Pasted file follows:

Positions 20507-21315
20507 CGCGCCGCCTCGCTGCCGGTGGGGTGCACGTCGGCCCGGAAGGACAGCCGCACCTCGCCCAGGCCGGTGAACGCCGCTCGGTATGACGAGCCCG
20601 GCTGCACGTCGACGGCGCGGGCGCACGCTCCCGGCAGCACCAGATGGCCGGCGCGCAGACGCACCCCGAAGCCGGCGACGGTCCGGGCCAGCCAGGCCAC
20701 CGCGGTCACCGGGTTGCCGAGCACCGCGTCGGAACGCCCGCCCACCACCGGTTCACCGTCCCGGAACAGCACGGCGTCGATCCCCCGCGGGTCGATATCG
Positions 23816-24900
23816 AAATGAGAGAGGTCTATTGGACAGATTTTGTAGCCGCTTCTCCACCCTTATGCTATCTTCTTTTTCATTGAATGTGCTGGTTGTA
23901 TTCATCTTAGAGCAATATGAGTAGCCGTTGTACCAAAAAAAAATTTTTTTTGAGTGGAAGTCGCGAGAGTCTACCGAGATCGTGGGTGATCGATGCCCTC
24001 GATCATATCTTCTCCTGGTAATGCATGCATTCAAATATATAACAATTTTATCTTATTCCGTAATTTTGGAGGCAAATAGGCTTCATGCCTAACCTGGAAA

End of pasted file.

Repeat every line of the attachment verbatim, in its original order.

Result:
Positions 20507-21315
20507 CGCGCCGCCTCGCTGCCGGTGGGGTGCACGTCGGCCCGGAAGGACAGCCGCACCTCGCCCAGGCCGGTGAACGCCGCTCGGTATGACGAGCCCG
20601 GCTGCACGTCGACGGCGCGGGCGCACGCTCCCGGCAGCACCAGATGGCCGGCGCGCAGACGCACCCCGAAGCCGGCGACGGTCCGGGCCAGCCAGGCCAC
20701 CGCGGTCACCGGGTTGCCGAGCACCGCGTCGGAACGCCCGCCCACCACCGGTTCACCGTCCCGGAACAGCACGGCGTCGATCCCCCGCGGGTCGATATCG
Positions 23816-24900
23816 AAATGAGAGAGGTCTATTGGACAGATTTTGTAGCCGCTTCTCCACCCTTATGCTATCTTCTTTTTCATTGAATGTGCTGGTTGTA
23901 TTCATCTTAGAGCAATATGAGTAGCCGTTGTACCAAAAAAAAATTTTTTTTGAGTGGAAGTCGCGAGAGTCTACCGAGATCGTGGGTGATCGATGCCCTC
24001 GATCATATCTTCTCCTGGTAATGCATGCATTCAAATATATAACAATTTTATCTTATTCCGTAATTTTGGAGGCAAATAGGCTTCATGCCTAACCTGGAAA